- Continuously shed and replaced by cells from deeper strata.

- Serves as an effective barrier against light, heat, bacteria, and many chemicals.

Reference:

Textbook of Histology 5th Ed. , Leeson et.al, W.B. Saunders company, 1985, pp. 291-297.

Histopathology of the Skin 7th Ed., J.B. Lippincott company, 1990, p. 9


Dear Dr. Joson:

For Claudelle's Learning Issue, we are very sorry that we can not give you the Prevalence on Skin Diseases because there are no records or clinical findings that we have gotten.

For the other learning issues, they will be sent perhaps tomorrow or by Monday.

If you have a message for us, just direct your e-mail to Herbert's e-mail address.

Thank you and Godspeed.

Obriz M. Paglinawan


Learning issue : Which skin cancer has the poorest and the best prognosis among basal cell carcinoma, squamous cell carcinoma, and melanoma?

Karen Zarandona

with best prognosis: BASAL CELL CARCINOMA

with poorer prognosis: MELANOMA

MELANOMA

- the most important prognostic factor: stage at the time of presentation

Five year survival for

a. clinical stage I and II : 80%; prognosis depends on the thickness of the primary tumor (see Table 1)

b. clinical stage III : 50% with only one node is involved ; 15-20% when four or more nodes are involved

c. clinical stage IV : <5%

 

Table 1. Prognosis of Melanoma by Thickness (Breslow) and AJCC Stages: 5 Year Survival Rates

AJCC Stage

Thickness range,mm

% Overall survival

IA (localized)

< or = 0.75

96

IB (localized)

0.76 - 1.50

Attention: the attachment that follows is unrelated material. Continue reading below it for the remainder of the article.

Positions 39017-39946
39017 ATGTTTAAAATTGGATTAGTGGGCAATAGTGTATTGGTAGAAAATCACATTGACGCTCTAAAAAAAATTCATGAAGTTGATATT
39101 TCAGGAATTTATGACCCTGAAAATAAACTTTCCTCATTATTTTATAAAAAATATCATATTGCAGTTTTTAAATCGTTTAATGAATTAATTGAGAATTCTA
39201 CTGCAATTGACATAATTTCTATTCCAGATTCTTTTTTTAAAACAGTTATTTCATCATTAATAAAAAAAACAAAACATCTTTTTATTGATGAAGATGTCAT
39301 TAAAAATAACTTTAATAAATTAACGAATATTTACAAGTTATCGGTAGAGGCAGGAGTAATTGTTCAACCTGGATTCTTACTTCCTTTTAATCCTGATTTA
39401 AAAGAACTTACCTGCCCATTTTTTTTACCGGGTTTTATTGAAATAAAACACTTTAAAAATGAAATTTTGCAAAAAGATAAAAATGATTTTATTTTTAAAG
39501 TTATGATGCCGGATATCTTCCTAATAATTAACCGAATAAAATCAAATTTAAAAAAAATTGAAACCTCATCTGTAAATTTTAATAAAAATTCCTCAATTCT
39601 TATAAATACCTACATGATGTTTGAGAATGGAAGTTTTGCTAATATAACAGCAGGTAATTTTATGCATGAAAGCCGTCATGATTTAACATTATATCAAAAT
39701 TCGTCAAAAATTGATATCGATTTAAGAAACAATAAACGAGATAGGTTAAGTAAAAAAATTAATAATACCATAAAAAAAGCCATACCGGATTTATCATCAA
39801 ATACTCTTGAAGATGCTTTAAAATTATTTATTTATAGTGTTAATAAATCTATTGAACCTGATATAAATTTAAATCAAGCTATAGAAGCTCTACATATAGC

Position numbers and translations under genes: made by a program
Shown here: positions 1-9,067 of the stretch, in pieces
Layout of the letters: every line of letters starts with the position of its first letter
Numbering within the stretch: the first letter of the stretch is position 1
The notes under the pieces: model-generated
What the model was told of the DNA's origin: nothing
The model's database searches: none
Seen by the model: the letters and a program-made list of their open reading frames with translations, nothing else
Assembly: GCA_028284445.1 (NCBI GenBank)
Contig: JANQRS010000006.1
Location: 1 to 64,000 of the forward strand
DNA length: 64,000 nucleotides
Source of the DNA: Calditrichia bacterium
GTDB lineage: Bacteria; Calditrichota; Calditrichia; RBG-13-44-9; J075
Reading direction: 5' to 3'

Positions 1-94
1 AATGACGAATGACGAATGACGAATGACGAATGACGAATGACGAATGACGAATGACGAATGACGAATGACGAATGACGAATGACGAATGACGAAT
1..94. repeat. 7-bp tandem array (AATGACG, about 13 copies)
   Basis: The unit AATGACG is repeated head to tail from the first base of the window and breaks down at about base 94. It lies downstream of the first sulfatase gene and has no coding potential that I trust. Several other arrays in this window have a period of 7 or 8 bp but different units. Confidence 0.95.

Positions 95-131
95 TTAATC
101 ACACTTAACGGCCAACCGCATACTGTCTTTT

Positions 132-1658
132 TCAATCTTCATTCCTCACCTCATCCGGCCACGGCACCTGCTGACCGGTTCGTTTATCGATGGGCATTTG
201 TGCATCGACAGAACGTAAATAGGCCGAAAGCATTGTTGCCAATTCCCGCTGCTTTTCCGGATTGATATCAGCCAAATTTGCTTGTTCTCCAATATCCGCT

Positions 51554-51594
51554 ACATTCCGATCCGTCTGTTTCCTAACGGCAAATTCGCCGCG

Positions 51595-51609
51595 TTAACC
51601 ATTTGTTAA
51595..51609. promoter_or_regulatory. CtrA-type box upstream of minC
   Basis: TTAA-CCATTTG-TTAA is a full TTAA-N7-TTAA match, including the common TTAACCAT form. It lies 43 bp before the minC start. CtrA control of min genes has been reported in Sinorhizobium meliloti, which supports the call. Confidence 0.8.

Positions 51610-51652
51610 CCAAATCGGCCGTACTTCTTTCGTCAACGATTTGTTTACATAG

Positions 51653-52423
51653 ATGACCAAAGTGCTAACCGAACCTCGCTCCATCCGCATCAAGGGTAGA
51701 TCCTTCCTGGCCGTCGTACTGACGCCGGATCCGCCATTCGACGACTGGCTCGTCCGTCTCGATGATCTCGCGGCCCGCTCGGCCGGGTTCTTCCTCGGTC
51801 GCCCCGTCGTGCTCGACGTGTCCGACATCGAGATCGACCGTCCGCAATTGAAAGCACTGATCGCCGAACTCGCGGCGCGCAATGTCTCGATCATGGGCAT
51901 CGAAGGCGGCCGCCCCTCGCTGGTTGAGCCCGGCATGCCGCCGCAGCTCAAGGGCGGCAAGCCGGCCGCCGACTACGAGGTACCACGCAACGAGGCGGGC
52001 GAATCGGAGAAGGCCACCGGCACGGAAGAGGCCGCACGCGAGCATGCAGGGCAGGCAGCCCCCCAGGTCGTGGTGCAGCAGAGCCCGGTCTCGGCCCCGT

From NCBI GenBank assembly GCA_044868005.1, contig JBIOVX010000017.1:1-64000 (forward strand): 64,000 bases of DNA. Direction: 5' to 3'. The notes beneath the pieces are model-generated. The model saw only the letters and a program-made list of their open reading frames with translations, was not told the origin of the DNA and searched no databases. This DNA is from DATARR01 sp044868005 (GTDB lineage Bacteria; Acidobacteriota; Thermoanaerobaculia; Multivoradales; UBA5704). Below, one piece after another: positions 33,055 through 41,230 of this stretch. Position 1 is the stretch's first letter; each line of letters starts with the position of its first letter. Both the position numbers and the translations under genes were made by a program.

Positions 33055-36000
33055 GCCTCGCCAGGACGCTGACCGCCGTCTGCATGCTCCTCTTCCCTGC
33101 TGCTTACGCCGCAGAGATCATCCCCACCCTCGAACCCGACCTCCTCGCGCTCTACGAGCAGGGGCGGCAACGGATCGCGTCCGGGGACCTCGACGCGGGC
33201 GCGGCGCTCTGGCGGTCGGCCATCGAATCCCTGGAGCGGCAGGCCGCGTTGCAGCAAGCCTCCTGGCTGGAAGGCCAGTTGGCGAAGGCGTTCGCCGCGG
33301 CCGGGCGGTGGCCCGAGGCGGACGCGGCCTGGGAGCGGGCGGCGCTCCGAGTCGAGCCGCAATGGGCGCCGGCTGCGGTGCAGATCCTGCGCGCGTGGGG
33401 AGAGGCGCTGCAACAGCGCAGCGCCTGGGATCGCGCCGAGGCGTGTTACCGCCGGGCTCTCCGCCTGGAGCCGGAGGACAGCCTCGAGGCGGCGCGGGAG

87

IIA (localized)

1.5 - 2.49

75

2.5 - 3.99

66

IIB (localized)

> or = 4.00

47

III (metastatic to regional nodes)

45(1 node)

<20(2 nodes)

IV(metastatic to distant sites)

8-10 with 1 year survival

BASAL CELL CARCINOMA

- a slowly enlarging, locally invasive neoplasm

- degree of local destruction and risk of recurrence vary with the size, duration, and location of the tumor, the histologic subtype, the presence of recurrent disease, and various patient characteristics

- metastatic potential: 0.0028 to 0.1 percent

- with a higher risk when located on central face, ears, or the scalp

SQUAMOUS CELL CARCINOMA

- have the ability to metastasize, accounting for most of the 2300 deaths annually

- tumors arising on actinically damaged skin have a lower metastatic potential than those of protected surfaces

- metastatic frequency of cutaneous SCC : 0.3 - 3.7%

- metastatic potential of tumors occuring in lower lip and ear: 13 and 11% respectively

- metastatic potential arising in burn scars, chronic ulcerations, or the genitalia is higher

- overall metastatic rate for recurrent tumors: 30%

- most common site of metastasis: regional lymph nodes

- with metastatic disease, 5-year survival rate may be low

Reference:

Harrison's PRINCIPLES OF INTERNAL MEDICINE, 14th ed. by Fauci et al., copyright 1998


Pain Pathway by Lilibeth Macarine


PBL and Distance Learning on Skin and Soft Tissue Problems

Overview and Personal Perspective on the Health Problem

Hypothetical Patient Management

Evaluation - Written Objective Exam

Evaluation - Essay Exam - Written Practical Exam

End-of-Course Students' Assessment

Students' Evaluation of Course

 


SWU-MHAM-CM